The Small Business Administration distributed more than $200 billion in potentially fraudulent COVID-19 relief funds, CNN reports. The findings, released Tuesday by the SBA’s inspector general, underscored how the emergency funds designed to combat a once-in-a-century pandemic became a magnet for fraudsters. At least 17% of the $1.2 trillion distributed by the SBA was wasted in fraud, the report found. The agency paid out about 4.5 million potentially fraudulent loans and grants, amounting to 21% of the total 22.1 million loans and grants that were disbursed. The fraud estimates focus on two programs rapidly launched after the health crisis began: the Economic Injury Disaster Loans (EIDL) and the Paycheck Protection Program (PPP), which provided forgivable loans to small businesses.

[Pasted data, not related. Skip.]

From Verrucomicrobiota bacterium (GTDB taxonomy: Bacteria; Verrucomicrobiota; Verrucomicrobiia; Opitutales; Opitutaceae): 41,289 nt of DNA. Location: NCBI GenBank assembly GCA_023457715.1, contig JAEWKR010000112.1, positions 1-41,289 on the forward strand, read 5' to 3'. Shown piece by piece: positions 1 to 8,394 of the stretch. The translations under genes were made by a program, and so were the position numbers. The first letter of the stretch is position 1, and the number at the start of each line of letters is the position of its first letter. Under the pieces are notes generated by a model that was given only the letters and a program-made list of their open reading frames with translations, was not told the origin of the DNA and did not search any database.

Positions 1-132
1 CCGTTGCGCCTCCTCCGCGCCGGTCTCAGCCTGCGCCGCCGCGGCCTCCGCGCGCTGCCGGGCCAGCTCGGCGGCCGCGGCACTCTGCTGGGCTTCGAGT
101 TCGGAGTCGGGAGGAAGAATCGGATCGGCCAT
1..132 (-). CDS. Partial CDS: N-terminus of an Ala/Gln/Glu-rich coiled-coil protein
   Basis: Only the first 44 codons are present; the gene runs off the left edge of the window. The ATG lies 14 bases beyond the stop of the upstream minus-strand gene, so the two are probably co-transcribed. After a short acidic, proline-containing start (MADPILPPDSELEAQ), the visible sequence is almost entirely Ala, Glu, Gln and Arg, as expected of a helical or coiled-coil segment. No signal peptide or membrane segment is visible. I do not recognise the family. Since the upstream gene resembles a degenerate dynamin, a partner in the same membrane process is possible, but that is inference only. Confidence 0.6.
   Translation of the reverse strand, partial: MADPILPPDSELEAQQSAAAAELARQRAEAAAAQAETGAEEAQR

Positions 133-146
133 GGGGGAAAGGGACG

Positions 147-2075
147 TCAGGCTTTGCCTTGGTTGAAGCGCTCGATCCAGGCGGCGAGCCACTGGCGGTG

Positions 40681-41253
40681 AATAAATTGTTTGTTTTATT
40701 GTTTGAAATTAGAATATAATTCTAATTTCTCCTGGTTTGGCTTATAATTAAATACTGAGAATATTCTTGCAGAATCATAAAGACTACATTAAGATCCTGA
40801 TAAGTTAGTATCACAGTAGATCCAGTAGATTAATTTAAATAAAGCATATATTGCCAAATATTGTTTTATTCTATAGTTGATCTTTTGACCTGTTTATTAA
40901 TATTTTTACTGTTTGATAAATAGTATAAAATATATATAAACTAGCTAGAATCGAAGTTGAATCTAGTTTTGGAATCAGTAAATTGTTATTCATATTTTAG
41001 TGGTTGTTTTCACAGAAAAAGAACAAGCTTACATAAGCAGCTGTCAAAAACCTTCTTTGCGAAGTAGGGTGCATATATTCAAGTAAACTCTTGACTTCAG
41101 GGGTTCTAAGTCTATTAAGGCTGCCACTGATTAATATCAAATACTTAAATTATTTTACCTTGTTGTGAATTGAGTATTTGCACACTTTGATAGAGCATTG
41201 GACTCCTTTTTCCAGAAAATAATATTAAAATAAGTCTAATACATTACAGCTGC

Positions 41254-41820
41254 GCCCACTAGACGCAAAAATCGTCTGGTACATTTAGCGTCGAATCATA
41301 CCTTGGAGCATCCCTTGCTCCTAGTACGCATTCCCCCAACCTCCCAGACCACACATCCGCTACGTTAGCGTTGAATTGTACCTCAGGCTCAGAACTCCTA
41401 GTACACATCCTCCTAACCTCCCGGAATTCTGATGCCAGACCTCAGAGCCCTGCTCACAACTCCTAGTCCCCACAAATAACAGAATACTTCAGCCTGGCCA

Most of the fraud apparently happened through the EIDL funds, with the inspector general estimating $136 billion of fraudulent activity in that program. Another $64 billion of potential fraud was found to have been distributed in PPP funds. EIDL provided long-term, low-interest loans for eligible small businesses. Unlike the PPP loans, business owners are required to pay the EIDL loans back and payments started to become due earlier this year. PPP was the more popular program, a key part of the federal government’s response to the pandemic. In early 2020, it was designed to get money out as quickly as possible to small businesses who were struggling to pay their employees. The inspector general pinned the blame for fraud on lax safeguards at SBA. “The agency weakened or removed the controls necessary to prevent fraudsters from easily gaining access to these programs and provide assurance that only eligible entities received funds,” the report said. “However, the allure of ‘easy money’ in this pay and chase environment attracted an overwhelming number of fraudsters.” The inspector general’s office said its investigative work has resulted in 1,011 indictments, 803 arrests and 529 convictions related to COVID fraud as of May.